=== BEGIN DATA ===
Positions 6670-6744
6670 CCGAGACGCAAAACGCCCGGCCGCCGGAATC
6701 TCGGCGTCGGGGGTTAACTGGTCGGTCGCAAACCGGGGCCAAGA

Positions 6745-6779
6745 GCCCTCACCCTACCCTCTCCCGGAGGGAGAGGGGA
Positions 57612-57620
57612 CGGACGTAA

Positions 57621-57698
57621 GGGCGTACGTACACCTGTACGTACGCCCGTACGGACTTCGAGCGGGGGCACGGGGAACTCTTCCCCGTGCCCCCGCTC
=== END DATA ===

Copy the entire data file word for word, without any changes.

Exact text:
Positions 6670-6744
6670 CCGAGACGCAAAACGCCCGGCCGCCGGAATC
6701 TCGGCGTCGGGGGTTAACTGGTCGGTCGCAAACCGGGGCCAAGA

Positions 6745-6779
6745 GCCCTCACCCTACCCTCTCCCGGAGGGAGAGGGGA
Positions 57612-57620
57612 CGGACGTAA

Positions 57621-57698
57621 GGGCGTACGTACACCTGTACGTACGCCCGTACGGACTTCGAGCGGGGGCACGGGGAACTCTTCCCCGTGCCCCCGCTC